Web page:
Solar Reflective Index (SRI)

Definition - What does Solar Reflective Index (SRI) mean?

The solar reflective index (SRI) is a measure of the solar radiation that is reflected back by a rooftop surface (or any other surface in question) and the emissivity of the surface. It is an indicator of how hot the surface will become when the sun's radiation falls directly on it.

The heat absorbed by the surface is inversely proportional to the SRI, so a material with a lower SRI is likely to become hotter in the sun (i.e., it absorbs more heat and has a low reflecting power). Conversely, we can say that the reflectivity of a material is directly proportional to its SRI. The SRI of any material is measured on a scale of 0 to 100.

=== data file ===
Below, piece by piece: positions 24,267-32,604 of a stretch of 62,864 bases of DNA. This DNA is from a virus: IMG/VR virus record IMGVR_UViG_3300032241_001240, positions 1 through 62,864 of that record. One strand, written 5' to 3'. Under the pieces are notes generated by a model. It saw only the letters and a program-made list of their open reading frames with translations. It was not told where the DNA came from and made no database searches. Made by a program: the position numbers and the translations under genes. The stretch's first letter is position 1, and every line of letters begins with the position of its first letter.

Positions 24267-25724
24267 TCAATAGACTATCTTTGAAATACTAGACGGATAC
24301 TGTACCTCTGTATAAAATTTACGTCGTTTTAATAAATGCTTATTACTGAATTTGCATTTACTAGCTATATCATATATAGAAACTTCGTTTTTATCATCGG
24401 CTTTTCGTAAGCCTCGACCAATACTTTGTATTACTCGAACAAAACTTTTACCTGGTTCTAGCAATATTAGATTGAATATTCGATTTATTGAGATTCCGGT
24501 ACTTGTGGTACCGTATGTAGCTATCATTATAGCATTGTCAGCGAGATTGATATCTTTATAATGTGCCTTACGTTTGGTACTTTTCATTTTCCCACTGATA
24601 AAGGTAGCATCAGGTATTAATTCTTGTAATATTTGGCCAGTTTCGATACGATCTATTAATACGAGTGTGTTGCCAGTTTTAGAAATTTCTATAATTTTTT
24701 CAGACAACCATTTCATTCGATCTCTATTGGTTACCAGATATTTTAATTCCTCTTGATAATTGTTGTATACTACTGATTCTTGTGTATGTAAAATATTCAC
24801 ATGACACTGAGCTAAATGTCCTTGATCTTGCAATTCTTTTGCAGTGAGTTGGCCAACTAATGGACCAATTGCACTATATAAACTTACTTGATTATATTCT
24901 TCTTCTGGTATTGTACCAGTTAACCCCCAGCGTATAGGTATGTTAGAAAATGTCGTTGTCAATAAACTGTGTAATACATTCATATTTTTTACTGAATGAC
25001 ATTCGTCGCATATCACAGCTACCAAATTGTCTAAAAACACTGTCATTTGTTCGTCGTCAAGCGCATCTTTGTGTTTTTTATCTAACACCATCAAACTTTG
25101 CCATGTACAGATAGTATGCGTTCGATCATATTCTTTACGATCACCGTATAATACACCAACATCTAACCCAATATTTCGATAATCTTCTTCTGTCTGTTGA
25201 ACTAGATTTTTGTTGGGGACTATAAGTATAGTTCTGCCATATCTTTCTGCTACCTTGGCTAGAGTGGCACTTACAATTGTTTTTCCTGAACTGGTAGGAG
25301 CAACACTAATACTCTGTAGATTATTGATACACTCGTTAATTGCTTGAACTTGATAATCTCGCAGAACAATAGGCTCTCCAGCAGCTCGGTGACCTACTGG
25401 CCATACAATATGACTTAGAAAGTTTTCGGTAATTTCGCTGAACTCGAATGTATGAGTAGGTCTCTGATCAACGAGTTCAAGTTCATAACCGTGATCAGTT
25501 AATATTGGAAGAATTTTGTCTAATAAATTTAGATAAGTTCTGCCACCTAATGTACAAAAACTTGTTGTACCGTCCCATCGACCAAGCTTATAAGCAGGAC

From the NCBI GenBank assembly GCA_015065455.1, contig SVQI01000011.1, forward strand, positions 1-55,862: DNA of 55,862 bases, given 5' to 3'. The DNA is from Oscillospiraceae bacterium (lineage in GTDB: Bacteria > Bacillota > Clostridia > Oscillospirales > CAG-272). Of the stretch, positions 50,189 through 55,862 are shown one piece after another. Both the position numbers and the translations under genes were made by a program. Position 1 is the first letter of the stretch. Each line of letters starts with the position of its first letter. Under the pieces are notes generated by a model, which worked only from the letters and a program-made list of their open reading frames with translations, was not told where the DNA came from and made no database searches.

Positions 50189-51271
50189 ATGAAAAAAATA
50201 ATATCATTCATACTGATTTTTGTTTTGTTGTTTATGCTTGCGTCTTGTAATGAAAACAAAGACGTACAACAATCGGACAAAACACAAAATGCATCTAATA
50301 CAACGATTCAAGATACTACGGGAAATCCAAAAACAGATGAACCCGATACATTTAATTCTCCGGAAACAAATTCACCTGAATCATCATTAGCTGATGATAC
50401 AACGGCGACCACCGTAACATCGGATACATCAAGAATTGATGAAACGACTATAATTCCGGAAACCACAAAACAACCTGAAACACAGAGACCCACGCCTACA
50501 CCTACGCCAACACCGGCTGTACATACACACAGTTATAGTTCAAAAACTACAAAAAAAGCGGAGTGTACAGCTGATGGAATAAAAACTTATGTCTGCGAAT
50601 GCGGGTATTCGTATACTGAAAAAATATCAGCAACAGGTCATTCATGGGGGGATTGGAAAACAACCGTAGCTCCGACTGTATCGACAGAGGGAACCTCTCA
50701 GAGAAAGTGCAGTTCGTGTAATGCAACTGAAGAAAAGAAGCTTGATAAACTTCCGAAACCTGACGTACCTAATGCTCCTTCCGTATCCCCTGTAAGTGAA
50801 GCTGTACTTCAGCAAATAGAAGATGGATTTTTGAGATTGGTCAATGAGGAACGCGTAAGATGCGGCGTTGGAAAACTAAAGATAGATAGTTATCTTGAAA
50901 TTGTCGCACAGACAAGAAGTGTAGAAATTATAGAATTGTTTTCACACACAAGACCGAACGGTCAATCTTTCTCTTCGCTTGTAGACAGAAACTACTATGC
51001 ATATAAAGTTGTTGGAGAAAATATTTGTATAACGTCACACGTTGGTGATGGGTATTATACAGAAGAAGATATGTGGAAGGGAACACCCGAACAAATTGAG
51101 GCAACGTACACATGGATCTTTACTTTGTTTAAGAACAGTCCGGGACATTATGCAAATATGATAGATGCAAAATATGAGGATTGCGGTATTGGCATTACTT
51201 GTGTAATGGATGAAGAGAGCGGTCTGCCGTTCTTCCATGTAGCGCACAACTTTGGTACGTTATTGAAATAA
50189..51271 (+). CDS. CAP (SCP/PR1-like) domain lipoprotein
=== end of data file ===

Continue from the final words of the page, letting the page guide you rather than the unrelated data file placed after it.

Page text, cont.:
Corrosionpedia explains Solar Reflective Index (SRI)

In the construction industry and process industries (e.g., power plants, oil refineries, petrochemical plants) where equipment is exposed to the sunlight and other environmental conditions, it is desirable for the coatings on buildings and equipment to reflect the sun's infrared radiation to keep the temperature of the building or equipment at an acceptable level.

Coating materials with a high solar reflective index (SRI) value keep the surface cooler. Spectrophotometric instruments are used to measure the solar reflectance of a material.

Connect with us

Corrosionpedia on Linkedin
Corrosionpedia on Linkedin
Tweat cdn.corrosionpedia.com
"Corrosionpedia" on Twitter


'@corrosionpedia'
Sign up for Corrosionpedia's Free Newsletter!